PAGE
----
Bee StewardshipRead Now
Did you know that bees are responsible for one in three bites of food that we eat! Bees give us honey but in the process of foraging for nectar and pollen they also help us pollinate important food crops such as apples, peaches, tomatoes, cucumbers and almonds. The honey industry is a direct contributor to the success of American agriculture. Today, the honey industry faces many challenges, such as hive loss, drought, colony collapse and shrinking forage areas.
What can you do to promote more bees in your area? Why not plant a bee-friendly garden! Here are some tips from the Honeybee Conservancy and The Ohio State University Bee Lab to help you plan for your pollinator garden:
The Honeybee Conservancy (http://thehoneybeeconservancy.org)
OSU Bee Lab - https://u.osu.edu/beelab/
Xerces Society - https://www.xerces.org/
To contact the Warren County Soil and Water Conservation District with questions about pollinators or soil and water conservation, call 513-695-1337 or email, firstname.lastname@example.org.
Sources: The Honeybee Conservancy, The OSU Bee Lab and the Xerces Society
Ohio Native PlantsRead Now
Ohio’s native plants provide many wonderful benefits to pollinators, Ohio’s economy, and the health of Ohio’s ecosystems. We can see many of these common natives right here in Warren County!
Black Gum Tree
Black Gum Tree (Nyssa sylvatica), otherwise known as black gum, black tupelo or sour gum, is a native for most parts of Ohio. This tree has a wonderful glossy dark green foliage in the summer and turns to a bright orange-red in the autumn. At maturity, this tree has a oval shape and can reach heights of 60’ with a width of 25’. The black tupelo strongly prefers moist, well-drained, acidic soils but adapts to average, alkaline soils. This tree need full sun to partial sun to grow well.
Photo credit: Chris Evans, University of Illinois, Bugwood.org
Sassafras (Sassafras albidum) is an aromatic, native tree found in wooded areas of Ohio. It is part of the Lauraceae family that includes such genera as spicebush (another great native) and avocado. This tree prefers moist, well-drained, soils and can reach a size of 30-50' in height and 25-40' in width. The leaves are uniquely shaped and can range from three lobed, mitten shaped to unlobed.
Photo credit: Ansel Oommen, Bugwood.org
White snakeroot (Ageratina altissima) is a herbaceous perennial plant that is often considered a weed because of its toxicity to animals and humans. It is part of the sunflower family and is identified by the white disk flowers that appear in late summer and early fall. It has an interesting history as it was known to cause “milk sickness”. Milk from cows who had ingested this plant would contain high levels of the toxin tremetol. Numerous early settlers, including Abraham Lincoln’s mother, became afflicted and/or died from milk sickness in the Midwest.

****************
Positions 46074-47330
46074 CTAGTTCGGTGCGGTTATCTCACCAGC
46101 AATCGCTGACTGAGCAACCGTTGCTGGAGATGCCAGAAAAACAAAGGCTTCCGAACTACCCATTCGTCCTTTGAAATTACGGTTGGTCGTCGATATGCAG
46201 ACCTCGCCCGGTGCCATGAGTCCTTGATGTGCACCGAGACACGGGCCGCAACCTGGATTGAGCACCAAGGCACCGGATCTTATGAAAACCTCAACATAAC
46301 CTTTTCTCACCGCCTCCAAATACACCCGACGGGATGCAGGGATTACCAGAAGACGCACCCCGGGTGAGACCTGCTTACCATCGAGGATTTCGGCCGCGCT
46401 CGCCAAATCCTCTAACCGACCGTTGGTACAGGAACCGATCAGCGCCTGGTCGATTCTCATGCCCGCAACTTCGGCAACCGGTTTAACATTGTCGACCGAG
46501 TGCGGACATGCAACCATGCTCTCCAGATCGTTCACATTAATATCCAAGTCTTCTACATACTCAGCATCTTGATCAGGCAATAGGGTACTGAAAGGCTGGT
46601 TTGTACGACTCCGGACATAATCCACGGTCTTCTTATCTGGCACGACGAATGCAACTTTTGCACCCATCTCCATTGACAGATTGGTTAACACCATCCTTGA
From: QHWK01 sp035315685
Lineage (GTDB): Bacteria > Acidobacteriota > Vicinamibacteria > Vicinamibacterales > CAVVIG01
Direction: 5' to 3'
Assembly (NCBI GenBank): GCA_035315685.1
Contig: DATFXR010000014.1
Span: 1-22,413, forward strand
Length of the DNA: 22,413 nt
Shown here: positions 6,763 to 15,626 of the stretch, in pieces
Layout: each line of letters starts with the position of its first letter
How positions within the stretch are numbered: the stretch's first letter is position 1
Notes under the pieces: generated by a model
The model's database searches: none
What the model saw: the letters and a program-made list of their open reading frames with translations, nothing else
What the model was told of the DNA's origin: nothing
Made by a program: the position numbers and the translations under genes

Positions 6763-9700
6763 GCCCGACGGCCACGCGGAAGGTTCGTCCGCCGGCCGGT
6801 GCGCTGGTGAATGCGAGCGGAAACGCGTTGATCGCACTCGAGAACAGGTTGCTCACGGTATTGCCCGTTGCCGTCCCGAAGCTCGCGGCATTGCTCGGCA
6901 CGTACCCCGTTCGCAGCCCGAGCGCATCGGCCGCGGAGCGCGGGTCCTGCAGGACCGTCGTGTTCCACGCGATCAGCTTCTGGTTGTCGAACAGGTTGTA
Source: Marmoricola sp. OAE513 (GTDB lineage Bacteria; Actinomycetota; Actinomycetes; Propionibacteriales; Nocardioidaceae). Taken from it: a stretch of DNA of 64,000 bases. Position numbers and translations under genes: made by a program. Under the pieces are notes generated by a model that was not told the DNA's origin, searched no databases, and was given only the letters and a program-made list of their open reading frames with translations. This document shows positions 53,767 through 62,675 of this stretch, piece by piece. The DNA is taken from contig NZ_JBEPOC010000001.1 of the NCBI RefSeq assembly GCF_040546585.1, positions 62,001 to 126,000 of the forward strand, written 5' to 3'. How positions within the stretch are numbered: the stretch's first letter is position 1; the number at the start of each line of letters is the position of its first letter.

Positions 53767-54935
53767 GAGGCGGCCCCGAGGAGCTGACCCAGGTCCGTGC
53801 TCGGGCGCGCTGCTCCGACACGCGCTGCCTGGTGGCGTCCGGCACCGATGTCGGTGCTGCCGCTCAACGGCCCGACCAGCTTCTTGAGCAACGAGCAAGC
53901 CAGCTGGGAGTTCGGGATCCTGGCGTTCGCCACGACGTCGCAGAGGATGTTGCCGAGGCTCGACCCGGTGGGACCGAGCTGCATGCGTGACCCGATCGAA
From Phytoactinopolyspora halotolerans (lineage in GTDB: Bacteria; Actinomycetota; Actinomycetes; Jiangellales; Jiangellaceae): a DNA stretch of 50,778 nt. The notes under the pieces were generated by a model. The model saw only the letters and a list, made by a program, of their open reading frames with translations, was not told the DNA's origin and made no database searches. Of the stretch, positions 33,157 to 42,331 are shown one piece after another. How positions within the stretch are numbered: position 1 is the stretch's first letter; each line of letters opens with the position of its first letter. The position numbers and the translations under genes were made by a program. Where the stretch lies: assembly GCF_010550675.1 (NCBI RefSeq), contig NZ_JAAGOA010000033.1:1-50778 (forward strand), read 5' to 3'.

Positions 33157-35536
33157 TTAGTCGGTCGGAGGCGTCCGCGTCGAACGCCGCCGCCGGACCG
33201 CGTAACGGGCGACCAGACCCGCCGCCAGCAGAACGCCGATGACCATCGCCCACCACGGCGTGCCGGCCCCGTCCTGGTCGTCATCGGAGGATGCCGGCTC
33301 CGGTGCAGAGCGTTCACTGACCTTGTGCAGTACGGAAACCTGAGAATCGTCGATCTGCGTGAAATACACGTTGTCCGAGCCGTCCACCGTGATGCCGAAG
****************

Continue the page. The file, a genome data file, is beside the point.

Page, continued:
Photo credit: David Stephens, Bugwood.org
Canadian Wild Ginger
Canadian wild ginger (Asarum canadense) is a perennial, low growing plant (4-8" high) that blooms in April, May and June and is typically found in shady areas. This is a colony forming (you will typically find more than one in the same location) plant that produces a pair of large, velvety, heart-shaped leaves. A ginger plant produces one flower at the base of the two leaves which can be dark red-brown to green-brown color. This plant is becoming more popular with gardeners as a low maintenance groundcover for shade areas. This plant attracts butterflies and is a larval host to the pipeline swallowtail butterfly.
Photo credit: Karan A. Rawlins, University of Georgia, Bugwood.org
Lobelia cardinalis or cardinal flower is a native wildflower that grows in marshes, streambanks and low wooded areas. Cardinal flower has extremely showy red blossoms that grow on a spike. This plant is a must if you want to attract butterflies and hummingbirds as the color is irresistible to these creatures! Cardinal flowers can be grown in full sun or very light shade. The plants require moisture for good growth and they can be planted on the edge of a pond or marsh area.
Photo credit: David Stephens, Bugwood.org
Warren County SWCD Staff Blog
A blog to keep you informed on all the latest news at Warren County SWCD and in the conservation world.